Let's Get It On... With The Verdict
Even though I played the flute for a whopping two years of elementary school, I wouldn't exactly call myself an expert on music theory.
I had to Google "melody vs. chord progression" to better understand the Thinking Out Loud vs. Let's Get It On lawsuit. The simplest explanation I found was that if someone asks you to hum a song, you're going to start humming the melody, not the chords. But, since my brain operates best in metaphors, I had to come up with a few to fully wrap my head around the concepts.
(Beware, I am most certainly oversimplifying this stuff.)
So here's what I've got: the chord progression is like the stage setting, the lyrics are like the dancer, and the melody is like the choreography. You can't steal the dancer's identity--it is the most unique element of the show (and, duh, identity theft is illegal). You also can't steal the choreography of the dance because choreography is protected by copyright. But, you can perform your own dance with your own choreography on the same stage (maybe the set looks a bit different, but it's the same stage).
Or, here's another one: the chord progression is like a combination of colors--let's say, red, orange, yellow, and pink--and the melody is like the sunset that you'd paint with those colors. (I'm not sure how the lyrics would fit into this metaphor, but, bear with me... maybe this one only works for the instrumental version.) In this lawsuit, Ed Townsend's heirs seemed to be saying: "hey! you can't also use those 4 colors to paint a sunset!" or "hey! you can't also perform your dance on that stage!"
I think Sheeran won this case not by delving into the nitty-gritty of music theory and copyright law, but by appealing to the jury's common sense. He won by arguing that if he were found guilty of stealing, then dozens (if not hundreds or thousands) of other songs and artists would be guilty, too. As one wise reddit user on this thread puts it: "Everything is derivative of something. That has been true since the second cave drawing."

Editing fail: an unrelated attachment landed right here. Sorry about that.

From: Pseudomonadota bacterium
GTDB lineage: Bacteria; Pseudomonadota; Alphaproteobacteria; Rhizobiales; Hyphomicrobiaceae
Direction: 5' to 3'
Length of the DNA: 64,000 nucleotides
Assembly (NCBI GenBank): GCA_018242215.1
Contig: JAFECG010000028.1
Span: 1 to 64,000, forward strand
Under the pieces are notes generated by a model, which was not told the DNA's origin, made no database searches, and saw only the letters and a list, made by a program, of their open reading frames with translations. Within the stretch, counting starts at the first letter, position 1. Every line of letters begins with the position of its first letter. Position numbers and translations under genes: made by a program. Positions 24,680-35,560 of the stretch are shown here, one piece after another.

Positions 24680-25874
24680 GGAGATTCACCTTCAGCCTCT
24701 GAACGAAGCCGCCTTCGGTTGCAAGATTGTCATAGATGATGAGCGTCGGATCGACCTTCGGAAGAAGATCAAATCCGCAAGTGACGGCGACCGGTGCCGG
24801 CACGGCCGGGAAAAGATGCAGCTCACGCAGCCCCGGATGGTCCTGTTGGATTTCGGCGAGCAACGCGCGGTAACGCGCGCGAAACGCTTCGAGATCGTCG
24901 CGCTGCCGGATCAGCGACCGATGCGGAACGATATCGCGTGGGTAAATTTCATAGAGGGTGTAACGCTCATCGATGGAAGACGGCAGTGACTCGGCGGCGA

In a recent interview with Howard Stern, Sheeran explains how he brought his guitar into the courtroom to prove this to the jury, and in the NYT article that ran after the verdict was announced, Sheeran is quoted as follows:
“We have spent the last eight years talking about two songs with dramatically different lyrics, melodies and four chords which are also different and used by songwriters every day, all over the world,” Mr. Sheeran continued. “These chords are common building blocks which were used to create music long before ‘Let’s Get It On’ was written and will be used to make music long after we are all gone.”
Alas, after reading up on all of this, I'm still no expert on music theory, and it's a shame that the juries in these trials can not be made up of experts. But it does seem like this particular jury made the right decision. In conclusion (and with credit to one of the top reader comments on the NYT article), I give you... The Axis of Awesome.